To provide photographers with a broader perspective about mobiles, lenses and cameras, here are links to articles, reviews, and analyses of photographic equipment produced by DxOMark, renown websites, magazines or blogs.
As the only lens reaching 400mm currently in the lineup, the Sony FE 100-400mm F4.5-5.6 GM OSS is an important addition for Sony full-frame E-mount cameras such as the action-oriented A9 and some A7 variants. It will also appeal to owners of such cropped-sensor APS-C models as the A6000, on which it offers nearly the equivalent field of view of a 200-600mm lens.
Renowned German lens manufacturer Carl Zeiss’s latest Milvus range of DSLR lenses for Canon and Nikon are marketed as offering high-quality optical performance in a similar price bracket to such high-resolution options as Sigma’s Art range or Canon’s L-series lenses. The manual-focus Milvus range offers an all-metal dust and splash proof construction, a large rubberized focus ring, smooth manual focus control, as well as engraved focus distance and depth of field scales. The Nikon version also offers a manual control aperture ring that can be switched to de-click mode for video work.
Canon has launched the 3rd iteration of its popular EF 16-35mm f/2.8L wide-angle zoom lens, predominantly for full frame press, sport and action photographers. Significant improvements to outer field sharpness on the new $2199 EF 16-35mm f/2.8L III also make it a viable option for landscape or astrophotography on the 50Mp EOS 5DS R, as well as wedding or event photography on the EOS 5D Mark IV. Although headline specifications are basically the same as its predecessor, improvements to the new lens’s durability, including water and dust resistance, equip the new lens better for the hammer of pro shooting in fast-paced, all-weather environments. Despite being specifically intended for use on full frame Canon DSLRs, the new EF 16-35mm f/2.8L III also remains compatible with Canon APS-C sensor cameras, such as the 7D Mark II, where it offers a less wide-angle and less useful 26-52mm equivalent focal range.
Nikon’s latest flagship FX-mount, full-frame DSLR — the D5 — is a performance powerhouse, featuring a new 153-point autofocus system and 12 fps burst shooting of up to 200 14-bit RAW files. Designed for the traditional customer base of sports, press and wildlife pros demanding top performance, the D5’s increased 20.8Mp resolution and enhanced low-light capabilities has further broadened the D5’s appeal. As well as boasting enough pixels for advertising, magazine, and even landscape photography, the D5’s image quality improvements at the mid-ISO 1600–12,800 range will interest a range of professionals looking for great results in low light.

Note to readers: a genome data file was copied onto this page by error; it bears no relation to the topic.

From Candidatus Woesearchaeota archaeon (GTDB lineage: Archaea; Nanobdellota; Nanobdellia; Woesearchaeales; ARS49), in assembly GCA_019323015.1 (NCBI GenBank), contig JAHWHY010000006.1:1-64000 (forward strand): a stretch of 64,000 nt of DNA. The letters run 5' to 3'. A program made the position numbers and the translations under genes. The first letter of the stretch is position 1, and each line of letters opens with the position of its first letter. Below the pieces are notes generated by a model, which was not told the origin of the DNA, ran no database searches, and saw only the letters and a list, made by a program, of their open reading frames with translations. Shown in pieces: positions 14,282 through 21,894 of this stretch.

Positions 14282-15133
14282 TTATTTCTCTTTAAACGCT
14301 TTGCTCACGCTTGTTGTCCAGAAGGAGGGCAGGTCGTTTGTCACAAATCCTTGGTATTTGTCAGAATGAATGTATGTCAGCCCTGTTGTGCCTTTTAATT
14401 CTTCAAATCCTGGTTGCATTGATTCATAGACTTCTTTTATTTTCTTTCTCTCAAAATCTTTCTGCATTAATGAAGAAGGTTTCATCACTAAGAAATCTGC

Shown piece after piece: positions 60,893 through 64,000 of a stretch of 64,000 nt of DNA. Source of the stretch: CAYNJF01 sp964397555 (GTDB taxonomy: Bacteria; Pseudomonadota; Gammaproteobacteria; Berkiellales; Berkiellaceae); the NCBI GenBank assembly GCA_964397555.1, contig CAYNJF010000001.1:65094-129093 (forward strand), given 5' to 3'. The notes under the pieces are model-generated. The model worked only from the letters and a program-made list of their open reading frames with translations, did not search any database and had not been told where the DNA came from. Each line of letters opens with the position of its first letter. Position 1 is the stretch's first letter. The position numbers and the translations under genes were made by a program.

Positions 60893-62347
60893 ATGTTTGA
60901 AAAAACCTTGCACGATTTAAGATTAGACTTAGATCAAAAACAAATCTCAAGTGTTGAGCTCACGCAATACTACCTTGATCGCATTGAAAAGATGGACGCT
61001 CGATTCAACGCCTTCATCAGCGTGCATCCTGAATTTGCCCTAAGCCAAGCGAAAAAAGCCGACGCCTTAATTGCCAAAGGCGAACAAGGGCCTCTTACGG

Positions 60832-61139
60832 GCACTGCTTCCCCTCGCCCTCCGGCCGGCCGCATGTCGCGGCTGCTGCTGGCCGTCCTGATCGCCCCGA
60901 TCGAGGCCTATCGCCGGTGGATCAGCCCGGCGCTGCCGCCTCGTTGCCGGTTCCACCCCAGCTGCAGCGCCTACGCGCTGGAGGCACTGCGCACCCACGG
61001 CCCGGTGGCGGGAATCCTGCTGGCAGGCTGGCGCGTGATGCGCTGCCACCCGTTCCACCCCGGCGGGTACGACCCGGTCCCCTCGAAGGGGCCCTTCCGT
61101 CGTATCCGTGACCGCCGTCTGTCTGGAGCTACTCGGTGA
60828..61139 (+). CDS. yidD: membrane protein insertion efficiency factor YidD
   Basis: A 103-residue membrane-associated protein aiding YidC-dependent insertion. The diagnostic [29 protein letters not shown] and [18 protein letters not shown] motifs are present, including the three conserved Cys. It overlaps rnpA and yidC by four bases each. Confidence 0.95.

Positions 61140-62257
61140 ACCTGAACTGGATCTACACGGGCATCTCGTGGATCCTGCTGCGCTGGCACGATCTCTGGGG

The Tokina AT-X 24-70mm f/2.8 PRO FX (Tokina 24-70mm f/2.8) is a wide-angle to short telephoto, fast-aperture standard zoom for use on full-frame Canon or Nikon DSLRs. Great lens metric scores from Tokina’s latest affordable, pro-grade, standard zoom for Nikon full-frame DSLRs.
Carl Zeiss’s latest range of Batis lenses has been specifically designed for the Sony A7 series of full-frame mirrorless cameras such as the Sony A7R II and Sony A7S II. Together with the legendary optical precision and outstanding build quality for which Carl Zeiss lenses are known, the new Batis lenses also feature autofocus and an innovative OLED display on the lens barrel that gives both focus distance and depth-of-field information. The first new lenses released in the Zeiss Batis lineup are the 25mm f/2 wide-angle prime and 85mm f/1.8 short telephoto prime.
A wide-angle is a must-have lens for landscape and architectural photographers, with a versatile wide-angle zoom often favored by those shooting press, weddings, events, or street photography. That there are different DSLR sensor sizes (35mm full-frame or cropped APS-C) means that it’s important to buy a lens designed specifically for each format. This is especially true for wide-angle zoom lenses, because although a full-frame format wide-angle will still work on APS-C, the crop means it’s not really wide-angle.
Carl Zeiss’s latest range of Batis lenses have been specifically designed for the Sony A7 series of full-frame mirrorless cameras such as the Sony A7R II and Sony A7S II. Together with the legendary optical precision and outstanding build quality for which Carl Zeiss lenses are known, the new Batis lenses also feature autofocus and an innovative OLED display on the lens barrel that gives both focus distance and depth-of-field information. The first lenses released in the Zeiss Batis lineup are the 25mm f/2 wide-angle prime and the 85mm f/1.8 short telephoto prime.
Announced in September 2015, the $599 Tamron SP 45mm f/1.8 Di VC USD (Tamron SP 45mm f/1.8) is a standard focal length prime lens for Nikon, Canon, and Sony full-frame cameras. Offering a fixed focal length with a field of view similar to human vision (excluding peripheral vision) and a large maximum aperture, the Tamron SP 45mm f/1.8 is a good option for a range of uses, including street photography, portraits, low-light and all-round general shooting.
In Part 2 of “Best lenses for the Nikon D750” we’re looking at the performance of primes on Nikon’s latest full-frame DSLR. We’ve analyzed over 60 fixed-focal-length lenses on the D750, including Nikon’s own Nikkor brand and third-party alternatives. Covering focal lengths from 14mm through to 600mm, the scores include some of the best results our technicians have ever recorded.